appearing in his work. I feel now, in some ways, I’ve done the same thing. The poem that opens [Thrall] is the poem “Elegy,” in which I’m talking about this fishing trip and how while on the fishing trip I’m just thinking, “I gotta get all this down, because I’m going to get to write about this one day.” In some ways, you’re not fully there at the fishing trip because part of my mind was already thinking about how it was going to make something of this. You know, I do try to cut myself some slack, too, when the line reads “Your daughter, I was that ruthless.” I kind of mean “Your daughter. I was that ruthless.” What does it matter if I tell you I learned that—and I do think I learned that—but that doesn’t make me any better for having learned this thing and then acting upon it. Donald Platt: I just want to follow up on some of the issues you’ve raised, about the ruthlessness of artists [laughter] and how it relates to this idea of dissection, which seems very important to the book. Can you talk a little bit about the closeness between this ruthlessness and close study, which is also a kind of love? I think about a poem, Jorie Graham’s “Luca Signorelli’s Resurrection of the Body.” It ends with an image of dissection, 40

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of Luca Signorelli cutting open the body of his dead son, which gets to that question again of that big word: knowledge. This sort of seems like crux you’re balanced on. Natasha Trethewey: To go back to the Robert Penn Warren lines, I think that’s exactly what it’s about. After [Audubon] finished creating the drawings of the birds, he would dissect them and eat them. The kind of close, close observation that we as writers undertake in order to be able to render things precisely and to render them in ways that we have not seen them rendered before does require something akin to dissection. As you were saying that, I was thinking about how my father was told by a doctor that he has an enlarged heart—this is a condition people have—but I love the idea of that, because he does have a very big heart [long pause] but I would cut his chest open to look at it, [pause] figuratively, to write a poem about it. Lindsey Alexander: In Beyond Katrina, you have your brother Joe as a major character through the narrative, and he becomes sort of this writer at the end. Do you feel like that relates? Natasha Trethewey: I’m much more protective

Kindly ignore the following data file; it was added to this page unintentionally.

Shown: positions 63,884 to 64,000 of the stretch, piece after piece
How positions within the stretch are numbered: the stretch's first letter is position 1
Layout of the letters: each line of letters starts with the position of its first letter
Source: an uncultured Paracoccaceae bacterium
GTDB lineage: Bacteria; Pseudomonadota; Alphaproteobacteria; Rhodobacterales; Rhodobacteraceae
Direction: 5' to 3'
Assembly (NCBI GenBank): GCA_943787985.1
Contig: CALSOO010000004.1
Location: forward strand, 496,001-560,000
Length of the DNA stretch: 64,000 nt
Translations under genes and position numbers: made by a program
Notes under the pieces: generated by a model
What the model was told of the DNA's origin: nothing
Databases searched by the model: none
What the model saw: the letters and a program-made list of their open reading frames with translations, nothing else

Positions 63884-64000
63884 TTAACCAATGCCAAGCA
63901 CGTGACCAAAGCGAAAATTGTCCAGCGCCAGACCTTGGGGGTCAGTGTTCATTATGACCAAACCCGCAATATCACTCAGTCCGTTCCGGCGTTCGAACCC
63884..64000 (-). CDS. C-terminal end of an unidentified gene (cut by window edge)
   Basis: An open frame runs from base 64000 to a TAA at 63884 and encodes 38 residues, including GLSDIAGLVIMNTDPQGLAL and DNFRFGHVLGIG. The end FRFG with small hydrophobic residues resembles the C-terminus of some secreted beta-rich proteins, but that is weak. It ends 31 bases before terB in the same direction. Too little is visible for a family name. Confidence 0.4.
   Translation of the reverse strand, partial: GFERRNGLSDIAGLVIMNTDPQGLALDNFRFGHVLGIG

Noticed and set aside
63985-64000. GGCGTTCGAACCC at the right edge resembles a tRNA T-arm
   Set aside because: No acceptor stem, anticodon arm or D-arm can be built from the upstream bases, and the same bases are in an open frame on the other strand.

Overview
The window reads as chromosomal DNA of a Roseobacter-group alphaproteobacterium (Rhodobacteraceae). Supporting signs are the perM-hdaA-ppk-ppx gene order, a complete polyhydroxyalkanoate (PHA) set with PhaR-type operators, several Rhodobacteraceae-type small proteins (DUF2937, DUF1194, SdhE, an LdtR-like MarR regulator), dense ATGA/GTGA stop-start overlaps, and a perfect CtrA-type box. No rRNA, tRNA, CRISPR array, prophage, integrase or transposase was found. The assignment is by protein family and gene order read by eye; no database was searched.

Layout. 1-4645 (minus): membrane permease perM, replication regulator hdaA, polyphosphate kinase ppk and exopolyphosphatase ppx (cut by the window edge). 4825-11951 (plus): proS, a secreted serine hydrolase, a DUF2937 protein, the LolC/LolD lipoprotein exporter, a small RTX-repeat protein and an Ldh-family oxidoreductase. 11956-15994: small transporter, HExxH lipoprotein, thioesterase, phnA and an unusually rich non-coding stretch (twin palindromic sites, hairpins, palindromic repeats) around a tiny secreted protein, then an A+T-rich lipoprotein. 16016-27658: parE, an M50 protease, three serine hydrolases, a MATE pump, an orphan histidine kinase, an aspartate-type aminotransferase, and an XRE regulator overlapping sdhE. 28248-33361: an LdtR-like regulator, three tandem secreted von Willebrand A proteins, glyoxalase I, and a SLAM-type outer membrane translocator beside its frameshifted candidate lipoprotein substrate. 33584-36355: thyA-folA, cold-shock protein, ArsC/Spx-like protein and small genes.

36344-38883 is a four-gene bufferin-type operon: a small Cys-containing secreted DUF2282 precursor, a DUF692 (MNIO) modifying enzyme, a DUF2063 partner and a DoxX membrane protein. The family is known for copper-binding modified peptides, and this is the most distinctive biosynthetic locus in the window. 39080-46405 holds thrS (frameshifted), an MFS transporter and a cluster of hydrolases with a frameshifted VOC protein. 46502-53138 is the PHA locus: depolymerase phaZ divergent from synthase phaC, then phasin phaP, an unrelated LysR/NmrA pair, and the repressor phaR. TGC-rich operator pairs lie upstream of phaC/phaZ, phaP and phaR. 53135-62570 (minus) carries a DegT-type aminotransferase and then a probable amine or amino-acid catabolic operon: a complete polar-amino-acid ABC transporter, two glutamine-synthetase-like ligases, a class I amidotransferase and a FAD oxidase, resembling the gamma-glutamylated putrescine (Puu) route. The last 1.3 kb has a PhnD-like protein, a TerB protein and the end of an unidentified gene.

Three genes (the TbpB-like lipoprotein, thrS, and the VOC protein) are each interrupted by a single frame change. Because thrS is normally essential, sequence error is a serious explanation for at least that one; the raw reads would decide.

of my brother. Perhaps that’s about plain old familial relationships in some ways. You know you can have conversations about what a parent’s duties and responsibilities are when it comes to writing about the children; and what are the children’s responsibilities when writing about the parents. In my relationship to my brother, I feel very protective about his personal identity—how he would want to present himself to the world, but also the kind of trust my brother has in me to do this right. It’s not even just my brother, it’s also my cousin Tammy who appears in the book. When I was working on it, Ted Genoways asked me to do for [Virginia Quarterly Review] a partnership with a radio and the magazine. I was supposed to go down there and do some documentary poems, which is how the poems that appear in Beyond Katrina get made, but part of the thing was to have this radio producer follow me around, to be with mewhile I’m making the poems. Now, in my mind, and based on what Ted tells me, what I think is, “Oh, she just wants to capture how I go about doing what I do and making a poem out of this.” But she saw it as a collaboration, and I’m yet to be able to understand [laughter] how poetry is a collaboration. I need to be in a solitary space writing it; she’s not going to help me write the poem. So I don’t know 41